This article was originally published in CITY A.M
The UK has been crowned the “tech unicorn capital of Europe”, by virtue of the fact that we have more billion-dollar-valued tech companies than any other country in the EU.
But the next generation of unicorns, which include the likes of Just Eat, Deliveroo, and Purplebricks, could well be under threat if the tech industry, government and other stakeholders don’t do a better job of selling the virtues of a career in tech to women.
While women are flying in digital marketing and PR, the same cannot be said for developers and engineers – the creative minds behind the software programmes that power these companies.
There is no doubt that women have the aptitude and creative skills to make some of the best developers and engineers. I know this from my own experience.
But historically, women have struggled to push through in engineering roles, whether because of inflexible maternity options or a lack of female trailblazers to follow. Some will simply choose to take their skills elsewhere, namely to sectors where men don’t predominate at senior level.
These issues are not exclusive to technology. But with low levels of girls studying science, technology, engineering and mathematics (stem) subjects, and a perception that developer jobs are the preserve of men, tech roles end up being heavily male-skewed.
Society is aware of these wider issues, and female leadership is being proactively championed in virtually every area of life.
Specific to technology, there have been recent signs that things are getting better. Computer science is growing in importance in the school syllabus, and more women are signing up to university courses in related subjects – so the longer-term talent pipeline is looking up.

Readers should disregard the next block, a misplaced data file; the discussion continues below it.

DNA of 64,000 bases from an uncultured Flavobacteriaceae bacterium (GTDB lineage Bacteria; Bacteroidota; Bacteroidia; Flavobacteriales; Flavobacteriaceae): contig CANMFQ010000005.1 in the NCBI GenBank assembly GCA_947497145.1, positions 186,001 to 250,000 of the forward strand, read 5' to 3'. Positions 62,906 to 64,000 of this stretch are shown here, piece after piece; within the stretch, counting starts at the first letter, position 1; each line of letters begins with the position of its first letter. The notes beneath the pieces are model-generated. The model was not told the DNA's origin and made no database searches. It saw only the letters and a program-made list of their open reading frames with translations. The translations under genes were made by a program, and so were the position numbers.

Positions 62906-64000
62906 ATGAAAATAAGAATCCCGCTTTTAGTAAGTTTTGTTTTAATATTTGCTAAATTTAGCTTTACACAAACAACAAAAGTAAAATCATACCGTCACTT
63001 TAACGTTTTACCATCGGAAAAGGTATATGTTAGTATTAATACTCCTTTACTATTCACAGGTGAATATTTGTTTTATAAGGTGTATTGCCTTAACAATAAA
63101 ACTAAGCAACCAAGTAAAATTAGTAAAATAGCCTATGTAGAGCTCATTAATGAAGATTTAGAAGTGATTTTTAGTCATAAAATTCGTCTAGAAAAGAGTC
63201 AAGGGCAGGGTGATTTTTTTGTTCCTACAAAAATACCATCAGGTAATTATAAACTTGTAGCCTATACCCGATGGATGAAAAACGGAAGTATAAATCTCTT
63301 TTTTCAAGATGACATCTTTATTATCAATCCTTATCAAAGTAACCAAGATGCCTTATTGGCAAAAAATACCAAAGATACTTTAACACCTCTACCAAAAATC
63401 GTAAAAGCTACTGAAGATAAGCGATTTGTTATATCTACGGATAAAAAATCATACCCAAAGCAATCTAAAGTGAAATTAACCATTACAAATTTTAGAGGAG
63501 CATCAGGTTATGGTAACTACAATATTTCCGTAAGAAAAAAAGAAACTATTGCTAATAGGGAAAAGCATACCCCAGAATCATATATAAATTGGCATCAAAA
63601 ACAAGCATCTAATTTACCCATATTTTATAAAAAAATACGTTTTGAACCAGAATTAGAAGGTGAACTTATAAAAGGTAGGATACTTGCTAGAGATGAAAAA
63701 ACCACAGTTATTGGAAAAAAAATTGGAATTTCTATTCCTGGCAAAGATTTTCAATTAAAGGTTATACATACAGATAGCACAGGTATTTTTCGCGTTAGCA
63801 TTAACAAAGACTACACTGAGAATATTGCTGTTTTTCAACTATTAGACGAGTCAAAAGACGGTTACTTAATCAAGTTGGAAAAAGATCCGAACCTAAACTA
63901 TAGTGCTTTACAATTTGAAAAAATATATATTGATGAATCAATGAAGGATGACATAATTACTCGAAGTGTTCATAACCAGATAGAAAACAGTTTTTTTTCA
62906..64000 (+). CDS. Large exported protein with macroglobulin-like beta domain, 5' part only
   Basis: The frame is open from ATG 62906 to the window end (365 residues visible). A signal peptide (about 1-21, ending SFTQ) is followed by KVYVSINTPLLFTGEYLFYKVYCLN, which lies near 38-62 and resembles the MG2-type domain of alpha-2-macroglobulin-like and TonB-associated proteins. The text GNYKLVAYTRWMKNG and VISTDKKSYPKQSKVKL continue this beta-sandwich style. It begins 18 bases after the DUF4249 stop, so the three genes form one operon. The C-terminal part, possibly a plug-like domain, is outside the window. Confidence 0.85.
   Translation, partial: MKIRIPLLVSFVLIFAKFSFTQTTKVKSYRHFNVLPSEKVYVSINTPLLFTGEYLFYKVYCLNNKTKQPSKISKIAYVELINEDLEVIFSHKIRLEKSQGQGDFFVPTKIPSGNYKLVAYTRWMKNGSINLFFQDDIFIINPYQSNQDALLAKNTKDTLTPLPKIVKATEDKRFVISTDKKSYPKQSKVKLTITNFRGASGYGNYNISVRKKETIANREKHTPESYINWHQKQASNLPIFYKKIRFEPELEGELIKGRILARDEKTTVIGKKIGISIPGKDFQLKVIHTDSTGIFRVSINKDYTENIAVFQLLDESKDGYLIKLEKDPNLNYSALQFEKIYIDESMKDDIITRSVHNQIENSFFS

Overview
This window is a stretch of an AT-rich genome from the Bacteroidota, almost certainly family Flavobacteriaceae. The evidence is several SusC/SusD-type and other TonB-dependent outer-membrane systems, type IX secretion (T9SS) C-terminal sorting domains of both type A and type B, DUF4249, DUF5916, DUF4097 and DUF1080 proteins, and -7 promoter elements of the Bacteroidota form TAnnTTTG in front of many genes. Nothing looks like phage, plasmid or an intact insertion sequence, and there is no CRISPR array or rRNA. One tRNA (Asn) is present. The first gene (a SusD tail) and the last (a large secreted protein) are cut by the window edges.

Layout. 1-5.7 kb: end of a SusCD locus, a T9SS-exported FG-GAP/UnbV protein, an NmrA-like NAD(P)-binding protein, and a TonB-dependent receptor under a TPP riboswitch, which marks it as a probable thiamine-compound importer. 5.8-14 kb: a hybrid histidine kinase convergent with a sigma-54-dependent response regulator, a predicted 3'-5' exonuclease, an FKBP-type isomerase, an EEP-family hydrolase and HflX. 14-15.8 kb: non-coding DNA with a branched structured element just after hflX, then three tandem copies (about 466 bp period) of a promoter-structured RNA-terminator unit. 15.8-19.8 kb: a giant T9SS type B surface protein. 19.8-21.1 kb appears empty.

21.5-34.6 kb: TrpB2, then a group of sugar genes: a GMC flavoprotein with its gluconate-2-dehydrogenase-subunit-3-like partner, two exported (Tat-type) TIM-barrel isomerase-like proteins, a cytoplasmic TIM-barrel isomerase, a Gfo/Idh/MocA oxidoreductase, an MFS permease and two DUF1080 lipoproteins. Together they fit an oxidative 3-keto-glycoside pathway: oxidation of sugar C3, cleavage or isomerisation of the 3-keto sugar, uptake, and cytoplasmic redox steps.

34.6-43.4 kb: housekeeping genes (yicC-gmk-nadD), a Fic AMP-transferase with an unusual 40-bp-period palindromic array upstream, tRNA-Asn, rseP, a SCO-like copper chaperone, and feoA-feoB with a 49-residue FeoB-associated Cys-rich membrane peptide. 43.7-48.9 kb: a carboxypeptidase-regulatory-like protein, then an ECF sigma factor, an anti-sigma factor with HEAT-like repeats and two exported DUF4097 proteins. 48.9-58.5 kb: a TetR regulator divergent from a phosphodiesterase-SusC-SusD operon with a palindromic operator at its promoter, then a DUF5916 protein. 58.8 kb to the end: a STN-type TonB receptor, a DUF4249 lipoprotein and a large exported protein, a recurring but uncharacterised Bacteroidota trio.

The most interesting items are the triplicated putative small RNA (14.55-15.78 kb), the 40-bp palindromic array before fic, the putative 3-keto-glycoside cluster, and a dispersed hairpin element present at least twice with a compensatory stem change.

But this does not remedy the short-term issue that there are simply too few women coming through the door. We have to work harder to attract talent into our industry.
Here at MMT, we realised that we had a problem – we had just six female developers in a team of 80. So we are leveraging the strong relationships we have with local universities De Montfort and Nottingham Trent to sell a career as a software developer to students.
We are making progress: two of our five university developer placements this year are women.
Through our mentorship programme, we recruit from universities, as well as taking on bedroom coders and junior developers.
We have tweaked our job adverts to disabuse the notion that this is a male-centred industry and make them inclusive to all genders. We have also launched an Instagram page to help change the perception of developer and engineering jobs.
Organisations like the British Interactive Media Association and other industry trade bodies are investing in campaigns and education to showcase what technology has to offer.
However, we would like to see more support from the government to encourage more experienced women to enter the sector – even if you can’t code, there are many non-engineer roles on offer.
Plus, sometimes developer work can be done remotely, often part-time, suiting a flexible workforce.
Initiatives like tax breaks on tech training could help incentivise more women to take that path.
The future is certainly looking brighter for women in technology, but we need to do a better job of promoting developer and programmer roles to women, and do more to encourage senior talent to code.
If we can meet these challenges, women will begin to flourish across all facets of tech. And this will benefit the entire industry.